Canada shares that trait and, for me, was even more frustrating. Dell is a semi-complete, if maturing, teenager — given that the entire novel comes from his point of view, he simply isn’t interesting enough to sustain a book that extends to 418 pages. The world around him — be it Great Falls or Saskatchewan — has much of interest in it, but the narrator simply doesn’t have the experience to bring it to life.

Regular visitors here will be aware that I’ve read and reviewed a fair bit of fiction set in that territory:

— Larry Watson’s Montana, 1948 and White Crosses are both set in Montana in roughly the same era as Canada — both also feature young protaganists dealing with the discomfort of their surroundings.
— Guy Vanderhaeghe (who is included in Ford’s Acknowledgements) set his own Western trilogy (The Englishman’s Boy, The Last Crossing and A Good Man) in exactly the same territory, albeit close to a century earlier. Alas, I read the first two before I started blogging, but there is a review of A Good Man here.
— Dianne Warren’s debut novel, Cool Water, is also set in Cypress Hills country, a few decades after Ford’s novel but not much has changed in the interval.

Given Ford’s substantial reputation, I know it is verging on heresy to say this, but I’d take any of those six over this book — and there is considerable overlap in the seven books cited. While Frank Bascombe’s existential response to his surroundings eventually kept me interested in all three of those novels, Dell Parsons was just too incomplete a character to carry this book — I kept wishing for more of the insight into the surrounding community and terrain that Watson, Vanderhaeghe and Warren all delivered.

27 Responses to “Canada, by Richard Ford”

  1. Deirdre O'Brien Says:

    Kevin, I have to agree with you about Ford. I’ve tried several of his earlier books and been disappointed. Thank you for putting your finger on the problem.

    Are you planning to review “Beyond the Islands” by Alicia Yanez Cossio translated by Amalia Gladhart? I know little Spanish but it seems to me this is a marvelous translation. I’d be interested in your understanding of the story. It opened a previously unknown world for me.

    Thanks so much for your interesting reviews. I really enjoy them and you have introduced me to some great books I might have missed. Dee


  2. KevinfromCanada Says:

    Deirdre: I’d also observe that this is a very “masculine” book in the sense that I didn’t find either Dell’s mother or sister to be very complete characters. Part of that, of course, comes from using a male first person narrator — but I also found in the trilogy that the portrayal of women tended to suffer.

    I have not heard of Beyond the Islands so at this stage have no plans to review it. I’ll check it out

    And many thanks for the compliment — it is much appreciated.


  3. kimbofo Says:

    I received a copy of this in the post last week and was immediately intrigued by it. Although I no longer have an interest in American fiction, I figured the Canadian slant might make it worth a read. Your review suggests I should maybe not hurry into it…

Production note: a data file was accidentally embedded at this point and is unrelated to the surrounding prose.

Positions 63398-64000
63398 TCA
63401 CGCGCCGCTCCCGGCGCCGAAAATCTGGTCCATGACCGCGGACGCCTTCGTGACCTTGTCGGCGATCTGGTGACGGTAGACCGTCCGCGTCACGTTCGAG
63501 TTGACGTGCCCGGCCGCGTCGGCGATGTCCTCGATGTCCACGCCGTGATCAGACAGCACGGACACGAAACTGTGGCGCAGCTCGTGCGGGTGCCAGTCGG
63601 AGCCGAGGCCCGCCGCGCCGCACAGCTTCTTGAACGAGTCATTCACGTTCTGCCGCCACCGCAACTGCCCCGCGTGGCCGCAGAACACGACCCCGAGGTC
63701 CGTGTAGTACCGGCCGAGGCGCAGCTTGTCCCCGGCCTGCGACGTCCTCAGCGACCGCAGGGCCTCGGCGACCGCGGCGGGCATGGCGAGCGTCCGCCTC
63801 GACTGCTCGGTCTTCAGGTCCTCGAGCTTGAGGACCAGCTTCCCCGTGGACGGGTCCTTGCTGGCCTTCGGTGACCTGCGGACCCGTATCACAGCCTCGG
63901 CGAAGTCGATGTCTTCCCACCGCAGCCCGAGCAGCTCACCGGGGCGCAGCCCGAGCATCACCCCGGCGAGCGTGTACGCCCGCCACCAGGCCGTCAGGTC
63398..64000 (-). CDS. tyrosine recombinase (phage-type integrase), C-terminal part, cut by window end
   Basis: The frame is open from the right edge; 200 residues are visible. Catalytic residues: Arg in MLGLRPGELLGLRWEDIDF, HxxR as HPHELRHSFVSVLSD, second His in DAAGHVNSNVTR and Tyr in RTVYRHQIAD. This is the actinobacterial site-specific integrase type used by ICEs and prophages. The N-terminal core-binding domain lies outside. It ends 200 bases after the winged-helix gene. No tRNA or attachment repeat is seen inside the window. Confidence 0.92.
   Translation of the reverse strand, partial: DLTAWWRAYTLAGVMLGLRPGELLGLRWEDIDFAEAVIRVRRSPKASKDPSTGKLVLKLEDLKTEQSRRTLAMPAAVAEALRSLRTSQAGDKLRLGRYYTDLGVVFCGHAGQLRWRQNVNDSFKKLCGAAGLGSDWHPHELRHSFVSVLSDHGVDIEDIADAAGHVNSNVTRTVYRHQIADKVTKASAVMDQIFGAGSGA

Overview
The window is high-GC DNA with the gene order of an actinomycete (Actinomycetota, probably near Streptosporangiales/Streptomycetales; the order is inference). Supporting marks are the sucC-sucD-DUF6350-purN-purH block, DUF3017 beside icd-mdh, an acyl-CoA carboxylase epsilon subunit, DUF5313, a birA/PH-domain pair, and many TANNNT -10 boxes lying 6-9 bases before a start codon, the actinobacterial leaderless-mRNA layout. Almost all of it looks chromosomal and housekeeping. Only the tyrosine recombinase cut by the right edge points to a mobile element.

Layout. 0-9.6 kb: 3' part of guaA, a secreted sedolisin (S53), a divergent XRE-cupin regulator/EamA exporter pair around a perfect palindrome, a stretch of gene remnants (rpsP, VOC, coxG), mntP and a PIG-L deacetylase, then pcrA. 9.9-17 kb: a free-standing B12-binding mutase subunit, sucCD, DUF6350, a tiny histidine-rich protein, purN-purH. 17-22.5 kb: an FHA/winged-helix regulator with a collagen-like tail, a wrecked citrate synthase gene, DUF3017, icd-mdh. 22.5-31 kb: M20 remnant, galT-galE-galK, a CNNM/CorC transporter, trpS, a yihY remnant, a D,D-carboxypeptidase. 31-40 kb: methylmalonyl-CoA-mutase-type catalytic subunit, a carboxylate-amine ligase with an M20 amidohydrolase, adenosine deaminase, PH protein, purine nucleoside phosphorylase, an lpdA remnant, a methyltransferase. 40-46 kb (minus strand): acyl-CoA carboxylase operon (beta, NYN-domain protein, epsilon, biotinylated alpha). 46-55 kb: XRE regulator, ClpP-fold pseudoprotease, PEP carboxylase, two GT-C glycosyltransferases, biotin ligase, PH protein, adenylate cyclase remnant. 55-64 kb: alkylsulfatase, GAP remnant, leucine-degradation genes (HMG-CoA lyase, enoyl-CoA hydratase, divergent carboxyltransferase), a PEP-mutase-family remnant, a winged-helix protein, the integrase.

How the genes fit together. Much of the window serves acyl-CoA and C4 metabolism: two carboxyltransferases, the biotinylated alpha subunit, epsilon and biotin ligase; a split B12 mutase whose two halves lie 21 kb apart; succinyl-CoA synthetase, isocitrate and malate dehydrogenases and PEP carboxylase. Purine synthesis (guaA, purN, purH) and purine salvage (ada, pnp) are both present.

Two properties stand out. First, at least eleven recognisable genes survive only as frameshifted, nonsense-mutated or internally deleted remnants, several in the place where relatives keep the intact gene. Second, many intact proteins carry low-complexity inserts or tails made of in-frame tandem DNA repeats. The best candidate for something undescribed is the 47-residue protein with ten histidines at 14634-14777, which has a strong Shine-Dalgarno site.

PS> I prefer the cover of the British edition.


  4. KevinfromCanada Says:

    Kimbofo: I’d say read 30 pages and see what you think — my guess is that will give you a fair indication of whether or not you will like the book. For me, at that point I still wanted to but questions were already popping up. Dell, his parents and his sister all should have been of more interest to me at that point then they were.

    I can’t find a large enough image of the UK edition to figure out what the detail of the cover is. I’m not keen on the Canadian version (I seem to have bias against green covers for some reason). I also don’t think the image is very appropriate since the walking character looks to be a mature male — and the setting in both halfs of the book is rural towns, not empty fields.


  5. Guy Savage Says:

    I’m in the same boat as Kim–yet to read this. I don’t know about ‘heresy’ I have two good reading acquaintances who refuse to read Ford.


  6. Mary Gilbert Says:

    A compelling review Kevin and I’ll be interested to see if I agree with you but I don’t think I will as Richard Ford is one of my favourites. I loved the Frank Bascombe trilogy – in particular Independence day – and though I’m a reader who enjoys a novel with rich exterior descriptions I didn’t find the interior monologue a problem. In fact I thought the insight into Frank’s interior world was what made the novels so sympathetic and unusual. When I think about Independence Day it’s the funny descriptions of the terrible inn he stays at with his son and the meetings he has with deluded punters in his real estate business that I recall. I absolutely disgree that Ford is only interested in Frank’s inner musings rather than the world around him.I don’t think I’ve read many other American novels that offer such a vivid impression of what it’s like to live in the East Coast of the USA in the present time than The Lay of the Land . I take your point about the adolescent narrator and the inability to `carry’ the narrative – having taught teenage boys for many years I can imagine their interior musings might become a little wearisome but this is a novel I’m very eager to buy and read.


  7. KevinfromCanada Says:

    Mary: I don’t think we are that far apart in our response to Frank. I confess to a general bias against first person narrators — I agree that it was the quality of Frank’s responses to the world around him that eventually carried the trilogy for me. (Although I would still prefer Updike’s Rabbit novels, which I suspect is a reflection for my narrator preferences). All of which suggests to me that you may find more to value in Canada than I did — it probably did not help my reaction that I have so many other favorite novels located in the same territory.


  8. anokatony Says:

    Not a big fan of Richard Ford either, not sure why he is so highly acclaimed.